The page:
Constitutional Crisis and Impeachment: Lesson Plans and Activities
On January 13, 2021, Donald J. Trump became the only president to be impeached twice. Use this collection of materials to understand what the Constitution says on impeachment and removal from office, including the 25th Amendment. Our team will be continually updating this collection with breaking resources to help keep you in the know about how to teach about impeachment and how the process works.
Constitutional Crisis and Impeachment: Defining the Processes
What is a constitutional crisis? How does the process of impeachment work? The U.S. Constitution was designed with a system of checks and balances to share power among the president, Congress, and the courts, as well as between the federal government and states. Although rare, the most serious constitutional crises happen when our foundational democratic institutions are rendered ineffectual and, in some cases, perceived as illegitimate.
Impeachment, on the other hand, is when a legislative body decides to charge a government official with a crime. It is very similar to an indictment in our criminal law system. The Constitution states that a president can be impeached for "treason, bribery, or other high crimes and misdemeanors." According to Article One of the United States Constitution, the House of Representatives has the right to impeach a president, and the Senate has the right to try impeachment cases and remove the president from office. The Senate's vote is final. Help your students understand the processes, ramifications and history of this legislative process in the United States in this curated collection of impeachment lesson plans. Explore a sample of what we offer below:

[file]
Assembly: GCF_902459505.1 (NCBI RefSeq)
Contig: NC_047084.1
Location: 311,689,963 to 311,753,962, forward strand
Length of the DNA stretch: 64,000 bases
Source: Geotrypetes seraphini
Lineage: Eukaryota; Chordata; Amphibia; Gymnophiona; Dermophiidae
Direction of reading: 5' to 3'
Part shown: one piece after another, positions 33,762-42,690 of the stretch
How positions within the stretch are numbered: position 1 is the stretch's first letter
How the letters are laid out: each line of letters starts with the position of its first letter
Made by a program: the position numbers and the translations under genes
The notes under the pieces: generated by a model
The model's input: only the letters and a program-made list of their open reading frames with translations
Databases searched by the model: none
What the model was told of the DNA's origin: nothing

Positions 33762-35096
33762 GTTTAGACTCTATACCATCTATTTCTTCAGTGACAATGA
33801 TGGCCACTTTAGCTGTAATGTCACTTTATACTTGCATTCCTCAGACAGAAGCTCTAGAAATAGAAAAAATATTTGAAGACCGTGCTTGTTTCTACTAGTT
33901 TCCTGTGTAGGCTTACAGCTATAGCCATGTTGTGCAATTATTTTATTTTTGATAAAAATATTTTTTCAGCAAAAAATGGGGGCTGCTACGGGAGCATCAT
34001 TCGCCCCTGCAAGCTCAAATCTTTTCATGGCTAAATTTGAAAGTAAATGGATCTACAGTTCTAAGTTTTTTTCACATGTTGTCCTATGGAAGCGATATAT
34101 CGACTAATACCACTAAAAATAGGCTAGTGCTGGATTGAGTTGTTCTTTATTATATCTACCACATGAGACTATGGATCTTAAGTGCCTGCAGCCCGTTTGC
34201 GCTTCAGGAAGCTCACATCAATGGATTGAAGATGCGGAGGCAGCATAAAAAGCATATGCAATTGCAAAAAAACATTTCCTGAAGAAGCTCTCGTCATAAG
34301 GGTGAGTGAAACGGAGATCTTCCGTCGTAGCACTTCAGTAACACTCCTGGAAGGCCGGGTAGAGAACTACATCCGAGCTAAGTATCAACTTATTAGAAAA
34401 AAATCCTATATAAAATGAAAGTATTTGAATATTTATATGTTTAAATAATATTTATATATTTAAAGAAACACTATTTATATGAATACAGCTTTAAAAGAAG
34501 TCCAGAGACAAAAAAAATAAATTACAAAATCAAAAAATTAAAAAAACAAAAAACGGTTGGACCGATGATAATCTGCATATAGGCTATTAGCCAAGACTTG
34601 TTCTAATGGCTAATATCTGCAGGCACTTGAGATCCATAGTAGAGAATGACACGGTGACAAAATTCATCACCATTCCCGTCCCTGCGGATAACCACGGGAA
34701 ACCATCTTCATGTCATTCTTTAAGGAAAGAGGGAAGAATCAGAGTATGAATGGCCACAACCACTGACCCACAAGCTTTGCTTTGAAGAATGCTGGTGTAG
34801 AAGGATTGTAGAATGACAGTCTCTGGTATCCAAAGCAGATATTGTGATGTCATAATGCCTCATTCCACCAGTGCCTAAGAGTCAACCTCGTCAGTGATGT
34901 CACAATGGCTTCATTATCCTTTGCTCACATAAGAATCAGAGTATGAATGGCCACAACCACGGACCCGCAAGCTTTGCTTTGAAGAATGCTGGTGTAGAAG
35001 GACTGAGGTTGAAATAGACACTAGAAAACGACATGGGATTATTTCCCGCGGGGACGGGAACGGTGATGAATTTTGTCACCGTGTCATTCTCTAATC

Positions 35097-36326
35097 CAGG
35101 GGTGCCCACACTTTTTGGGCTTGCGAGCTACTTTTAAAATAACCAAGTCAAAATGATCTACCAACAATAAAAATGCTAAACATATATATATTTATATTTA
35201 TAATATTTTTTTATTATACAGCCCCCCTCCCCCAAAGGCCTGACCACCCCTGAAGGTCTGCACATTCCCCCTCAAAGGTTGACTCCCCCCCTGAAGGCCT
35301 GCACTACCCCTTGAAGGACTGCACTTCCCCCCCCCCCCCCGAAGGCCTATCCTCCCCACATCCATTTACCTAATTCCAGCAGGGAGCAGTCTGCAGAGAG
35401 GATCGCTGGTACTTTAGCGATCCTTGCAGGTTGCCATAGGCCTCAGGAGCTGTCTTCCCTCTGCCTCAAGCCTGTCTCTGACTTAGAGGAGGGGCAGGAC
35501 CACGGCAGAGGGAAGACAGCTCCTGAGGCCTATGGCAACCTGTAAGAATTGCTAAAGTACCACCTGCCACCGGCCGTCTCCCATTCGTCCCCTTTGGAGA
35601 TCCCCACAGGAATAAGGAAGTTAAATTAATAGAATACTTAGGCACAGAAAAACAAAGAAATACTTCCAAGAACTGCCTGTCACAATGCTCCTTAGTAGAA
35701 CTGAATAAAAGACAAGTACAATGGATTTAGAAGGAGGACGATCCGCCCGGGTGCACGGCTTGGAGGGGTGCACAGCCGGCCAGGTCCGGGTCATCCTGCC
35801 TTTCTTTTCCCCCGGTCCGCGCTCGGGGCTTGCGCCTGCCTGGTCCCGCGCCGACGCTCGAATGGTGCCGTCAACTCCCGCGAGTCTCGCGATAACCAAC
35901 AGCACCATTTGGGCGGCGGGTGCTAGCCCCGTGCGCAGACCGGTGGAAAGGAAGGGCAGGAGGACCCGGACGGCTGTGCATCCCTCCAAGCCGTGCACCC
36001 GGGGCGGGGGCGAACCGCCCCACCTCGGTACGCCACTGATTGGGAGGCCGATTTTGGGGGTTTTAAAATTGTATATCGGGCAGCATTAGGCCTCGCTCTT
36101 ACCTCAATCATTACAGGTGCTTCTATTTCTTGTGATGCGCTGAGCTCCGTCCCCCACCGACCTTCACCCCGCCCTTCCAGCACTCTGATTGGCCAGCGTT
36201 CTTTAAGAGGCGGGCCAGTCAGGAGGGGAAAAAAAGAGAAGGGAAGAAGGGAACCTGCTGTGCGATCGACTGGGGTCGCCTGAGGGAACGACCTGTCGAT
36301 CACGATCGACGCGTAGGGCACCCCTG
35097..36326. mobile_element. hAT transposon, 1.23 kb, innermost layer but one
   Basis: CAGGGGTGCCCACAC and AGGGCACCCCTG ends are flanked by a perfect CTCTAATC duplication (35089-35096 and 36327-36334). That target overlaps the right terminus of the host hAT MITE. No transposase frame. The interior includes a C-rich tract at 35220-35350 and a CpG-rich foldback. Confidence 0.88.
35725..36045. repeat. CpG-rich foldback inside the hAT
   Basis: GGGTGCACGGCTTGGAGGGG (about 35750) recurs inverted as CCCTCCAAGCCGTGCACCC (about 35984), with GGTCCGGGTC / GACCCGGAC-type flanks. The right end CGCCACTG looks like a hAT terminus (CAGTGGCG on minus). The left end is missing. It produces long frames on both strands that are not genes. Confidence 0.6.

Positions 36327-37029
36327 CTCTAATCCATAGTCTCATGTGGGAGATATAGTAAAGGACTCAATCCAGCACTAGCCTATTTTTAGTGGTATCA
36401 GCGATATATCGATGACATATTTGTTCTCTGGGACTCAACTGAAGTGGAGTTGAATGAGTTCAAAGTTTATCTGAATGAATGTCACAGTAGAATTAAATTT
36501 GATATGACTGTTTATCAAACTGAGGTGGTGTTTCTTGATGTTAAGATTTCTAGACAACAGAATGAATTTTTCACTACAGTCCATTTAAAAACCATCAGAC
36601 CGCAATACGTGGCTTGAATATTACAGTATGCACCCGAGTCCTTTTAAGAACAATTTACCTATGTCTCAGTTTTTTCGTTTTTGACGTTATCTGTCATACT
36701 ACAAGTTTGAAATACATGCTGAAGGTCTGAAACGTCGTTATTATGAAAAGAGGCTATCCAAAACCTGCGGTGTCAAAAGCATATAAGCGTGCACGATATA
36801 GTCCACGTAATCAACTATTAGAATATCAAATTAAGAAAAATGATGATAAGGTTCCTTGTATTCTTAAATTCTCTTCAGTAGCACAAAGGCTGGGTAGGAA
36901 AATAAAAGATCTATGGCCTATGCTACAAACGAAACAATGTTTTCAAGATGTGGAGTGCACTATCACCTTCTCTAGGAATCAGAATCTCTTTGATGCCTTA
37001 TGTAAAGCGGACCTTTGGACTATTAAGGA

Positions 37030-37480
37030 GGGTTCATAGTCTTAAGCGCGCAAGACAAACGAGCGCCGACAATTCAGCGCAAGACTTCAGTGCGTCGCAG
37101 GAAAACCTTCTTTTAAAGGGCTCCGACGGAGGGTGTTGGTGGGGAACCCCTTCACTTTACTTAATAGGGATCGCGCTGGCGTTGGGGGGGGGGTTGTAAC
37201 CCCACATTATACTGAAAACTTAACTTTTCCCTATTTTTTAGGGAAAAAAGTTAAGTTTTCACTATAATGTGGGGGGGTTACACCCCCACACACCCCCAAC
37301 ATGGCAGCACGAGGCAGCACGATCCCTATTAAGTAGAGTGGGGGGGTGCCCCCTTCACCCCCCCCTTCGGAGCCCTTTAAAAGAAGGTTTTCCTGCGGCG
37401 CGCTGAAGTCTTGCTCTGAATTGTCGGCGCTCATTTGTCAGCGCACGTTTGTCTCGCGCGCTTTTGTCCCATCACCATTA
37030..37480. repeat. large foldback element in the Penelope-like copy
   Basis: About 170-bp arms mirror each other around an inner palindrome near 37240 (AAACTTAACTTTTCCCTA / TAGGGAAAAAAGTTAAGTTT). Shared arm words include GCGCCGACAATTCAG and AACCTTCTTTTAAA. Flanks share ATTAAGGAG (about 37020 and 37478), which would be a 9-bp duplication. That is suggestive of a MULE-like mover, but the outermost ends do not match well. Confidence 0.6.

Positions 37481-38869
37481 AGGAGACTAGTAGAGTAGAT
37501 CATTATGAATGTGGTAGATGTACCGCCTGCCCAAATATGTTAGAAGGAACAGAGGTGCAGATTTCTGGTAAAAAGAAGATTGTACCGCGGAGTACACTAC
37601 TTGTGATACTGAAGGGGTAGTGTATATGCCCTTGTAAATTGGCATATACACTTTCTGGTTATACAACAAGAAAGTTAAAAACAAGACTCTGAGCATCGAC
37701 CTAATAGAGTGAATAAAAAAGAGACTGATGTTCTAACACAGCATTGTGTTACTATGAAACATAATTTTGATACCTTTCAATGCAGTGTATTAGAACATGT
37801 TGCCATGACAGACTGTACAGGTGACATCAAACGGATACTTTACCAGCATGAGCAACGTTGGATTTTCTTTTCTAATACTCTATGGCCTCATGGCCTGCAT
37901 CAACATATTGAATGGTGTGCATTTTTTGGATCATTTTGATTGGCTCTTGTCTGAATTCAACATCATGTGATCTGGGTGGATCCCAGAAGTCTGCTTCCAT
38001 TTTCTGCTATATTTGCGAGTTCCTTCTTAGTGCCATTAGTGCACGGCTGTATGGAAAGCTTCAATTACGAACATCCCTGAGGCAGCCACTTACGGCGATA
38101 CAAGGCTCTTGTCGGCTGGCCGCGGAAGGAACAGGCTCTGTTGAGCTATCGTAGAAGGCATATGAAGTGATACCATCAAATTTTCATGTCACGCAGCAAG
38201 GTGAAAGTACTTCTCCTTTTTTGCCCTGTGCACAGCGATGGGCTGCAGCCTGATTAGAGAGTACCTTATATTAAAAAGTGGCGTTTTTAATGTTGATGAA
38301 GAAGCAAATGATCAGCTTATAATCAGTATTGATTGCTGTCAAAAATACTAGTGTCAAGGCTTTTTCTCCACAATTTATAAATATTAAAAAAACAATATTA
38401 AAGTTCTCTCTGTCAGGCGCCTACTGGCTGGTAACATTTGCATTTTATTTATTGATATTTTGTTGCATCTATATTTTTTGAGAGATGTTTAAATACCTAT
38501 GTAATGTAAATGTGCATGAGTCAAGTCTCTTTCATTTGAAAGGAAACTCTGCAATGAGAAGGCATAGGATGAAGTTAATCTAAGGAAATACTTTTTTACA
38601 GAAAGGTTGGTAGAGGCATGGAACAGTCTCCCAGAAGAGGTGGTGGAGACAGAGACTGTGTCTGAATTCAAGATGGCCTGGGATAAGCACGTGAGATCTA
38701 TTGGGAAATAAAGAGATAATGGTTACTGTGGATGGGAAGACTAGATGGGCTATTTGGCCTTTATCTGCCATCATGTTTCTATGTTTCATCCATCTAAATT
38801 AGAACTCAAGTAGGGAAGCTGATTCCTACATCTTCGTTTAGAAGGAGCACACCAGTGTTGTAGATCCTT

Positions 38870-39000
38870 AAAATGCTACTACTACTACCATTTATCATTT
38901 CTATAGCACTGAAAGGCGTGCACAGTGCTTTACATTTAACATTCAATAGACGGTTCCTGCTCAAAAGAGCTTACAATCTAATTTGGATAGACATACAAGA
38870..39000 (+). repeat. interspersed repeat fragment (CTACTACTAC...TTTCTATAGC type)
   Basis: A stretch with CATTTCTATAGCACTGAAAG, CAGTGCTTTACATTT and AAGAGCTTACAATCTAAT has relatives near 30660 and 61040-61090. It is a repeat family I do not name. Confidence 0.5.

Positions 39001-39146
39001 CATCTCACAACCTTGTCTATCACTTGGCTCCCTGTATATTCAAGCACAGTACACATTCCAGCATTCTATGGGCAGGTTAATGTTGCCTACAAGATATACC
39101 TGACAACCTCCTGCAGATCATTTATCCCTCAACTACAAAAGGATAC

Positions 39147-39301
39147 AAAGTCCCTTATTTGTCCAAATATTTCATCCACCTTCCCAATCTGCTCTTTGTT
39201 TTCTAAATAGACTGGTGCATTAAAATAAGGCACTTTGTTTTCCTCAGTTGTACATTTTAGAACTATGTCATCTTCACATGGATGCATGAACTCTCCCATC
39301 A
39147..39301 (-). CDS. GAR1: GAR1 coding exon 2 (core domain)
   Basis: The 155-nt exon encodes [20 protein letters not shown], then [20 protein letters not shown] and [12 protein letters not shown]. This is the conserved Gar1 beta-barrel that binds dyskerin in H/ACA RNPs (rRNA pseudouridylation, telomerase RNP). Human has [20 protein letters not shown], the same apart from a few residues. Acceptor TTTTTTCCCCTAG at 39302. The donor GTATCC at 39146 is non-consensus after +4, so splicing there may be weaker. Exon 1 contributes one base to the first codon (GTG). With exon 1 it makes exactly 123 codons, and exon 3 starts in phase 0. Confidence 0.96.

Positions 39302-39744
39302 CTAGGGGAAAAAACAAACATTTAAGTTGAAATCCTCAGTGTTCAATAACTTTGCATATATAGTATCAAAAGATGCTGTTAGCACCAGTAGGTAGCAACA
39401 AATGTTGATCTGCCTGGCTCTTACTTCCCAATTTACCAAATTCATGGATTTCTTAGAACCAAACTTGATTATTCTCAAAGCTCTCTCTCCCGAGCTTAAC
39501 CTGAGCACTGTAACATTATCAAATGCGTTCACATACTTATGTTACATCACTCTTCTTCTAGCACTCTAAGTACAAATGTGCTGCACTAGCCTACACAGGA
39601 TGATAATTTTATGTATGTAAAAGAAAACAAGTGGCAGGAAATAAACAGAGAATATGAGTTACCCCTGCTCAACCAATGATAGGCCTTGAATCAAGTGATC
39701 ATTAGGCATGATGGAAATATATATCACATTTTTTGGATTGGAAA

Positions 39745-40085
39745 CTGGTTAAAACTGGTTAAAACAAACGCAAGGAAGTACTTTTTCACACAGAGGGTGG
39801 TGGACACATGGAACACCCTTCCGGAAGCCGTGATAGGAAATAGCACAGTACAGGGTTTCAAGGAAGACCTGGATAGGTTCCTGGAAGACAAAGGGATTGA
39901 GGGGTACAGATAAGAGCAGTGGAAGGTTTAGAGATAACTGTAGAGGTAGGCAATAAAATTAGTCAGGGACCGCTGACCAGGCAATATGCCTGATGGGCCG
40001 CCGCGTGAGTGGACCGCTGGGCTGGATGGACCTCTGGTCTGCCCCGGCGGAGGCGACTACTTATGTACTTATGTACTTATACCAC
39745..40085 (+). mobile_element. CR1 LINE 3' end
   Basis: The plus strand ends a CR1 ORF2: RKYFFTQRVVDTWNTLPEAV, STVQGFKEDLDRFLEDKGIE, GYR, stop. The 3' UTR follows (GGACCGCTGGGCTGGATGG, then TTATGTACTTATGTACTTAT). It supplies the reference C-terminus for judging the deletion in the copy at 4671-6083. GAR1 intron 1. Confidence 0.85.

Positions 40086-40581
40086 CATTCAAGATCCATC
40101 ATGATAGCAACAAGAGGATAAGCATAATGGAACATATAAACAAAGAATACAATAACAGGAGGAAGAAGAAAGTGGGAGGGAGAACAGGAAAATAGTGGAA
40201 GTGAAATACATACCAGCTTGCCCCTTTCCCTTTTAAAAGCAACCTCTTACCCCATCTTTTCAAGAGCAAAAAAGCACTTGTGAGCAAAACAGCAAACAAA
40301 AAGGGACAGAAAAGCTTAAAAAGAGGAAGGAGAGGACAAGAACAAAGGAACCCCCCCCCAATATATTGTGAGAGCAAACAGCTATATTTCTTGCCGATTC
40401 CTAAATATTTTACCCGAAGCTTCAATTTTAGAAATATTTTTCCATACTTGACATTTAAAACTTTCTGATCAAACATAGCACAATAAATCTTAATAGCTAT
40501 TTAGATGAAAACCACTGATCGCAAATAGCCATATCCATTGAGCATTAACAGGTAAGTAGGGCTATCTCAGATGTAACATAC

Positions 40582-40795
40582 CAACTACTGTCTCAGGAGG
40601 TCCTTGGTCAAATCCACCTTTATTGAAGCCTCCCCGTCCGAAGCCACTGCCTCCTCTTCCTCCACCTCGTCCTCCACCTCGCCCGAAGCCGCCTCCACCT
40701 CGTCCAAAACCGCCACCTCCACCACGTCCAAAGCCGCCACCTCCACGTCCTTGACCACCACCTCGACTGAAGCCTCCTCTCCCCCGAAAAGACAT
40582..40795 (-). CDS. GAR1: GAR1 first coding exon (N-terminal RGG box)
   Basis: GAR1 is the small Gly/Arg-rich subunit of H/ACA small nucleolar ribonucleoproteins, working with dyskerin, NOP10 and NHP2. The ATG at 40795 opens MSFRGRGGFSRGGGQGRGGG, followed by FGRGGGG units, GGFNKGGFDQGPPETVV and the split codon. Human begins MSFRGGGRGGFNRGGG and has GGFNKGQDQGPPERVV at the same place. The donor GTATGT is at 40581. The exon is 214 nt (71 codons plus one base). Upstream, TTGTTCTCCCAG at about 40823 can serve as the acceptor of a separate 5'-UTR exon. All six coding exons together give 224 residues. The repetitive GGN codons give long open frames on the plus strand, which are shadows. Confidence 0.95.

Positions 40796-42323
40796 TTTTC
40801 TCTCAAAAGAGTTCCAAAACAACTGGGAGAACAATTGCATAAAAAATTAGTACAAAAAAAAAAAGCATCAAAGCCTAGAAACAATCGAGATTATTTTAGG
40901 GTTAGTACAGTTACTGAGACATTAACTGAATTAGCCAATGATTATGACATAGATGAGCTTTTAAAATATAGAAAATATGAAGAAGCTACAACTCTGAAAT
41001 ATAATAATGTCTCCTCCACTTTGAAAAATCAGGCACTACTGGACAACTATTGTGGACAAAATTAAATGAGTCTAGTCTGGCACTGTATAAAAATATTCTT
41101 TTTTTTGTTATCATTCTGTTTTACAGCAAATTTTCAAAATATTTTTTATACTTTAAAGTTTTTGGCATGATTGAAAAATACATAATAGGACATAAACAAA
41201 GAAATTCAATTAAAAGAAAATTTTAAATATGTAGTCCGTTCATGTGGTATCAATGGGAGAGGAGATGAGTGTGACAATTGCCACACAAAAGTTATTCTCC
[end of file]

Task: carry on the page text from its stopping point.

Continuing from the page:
- The 25th Amendment: Constitutional Crises
- The Powers of Congress: Impeachment
- Experts Define Impeachment for Students
Constitutional Crisis and Understanding History
Historically, the United States House has only impeached three presidents, Andrew Johnson, Bill Clinton and Donald Trump; however, no presidents have been removed from office by the Senate. Learn more about the history of impeachment and how the process works with Classroom Law and the video below.
Teach About Democracy
Get more preK-12 lessons, activities and resources on teaching the foundations of democracy.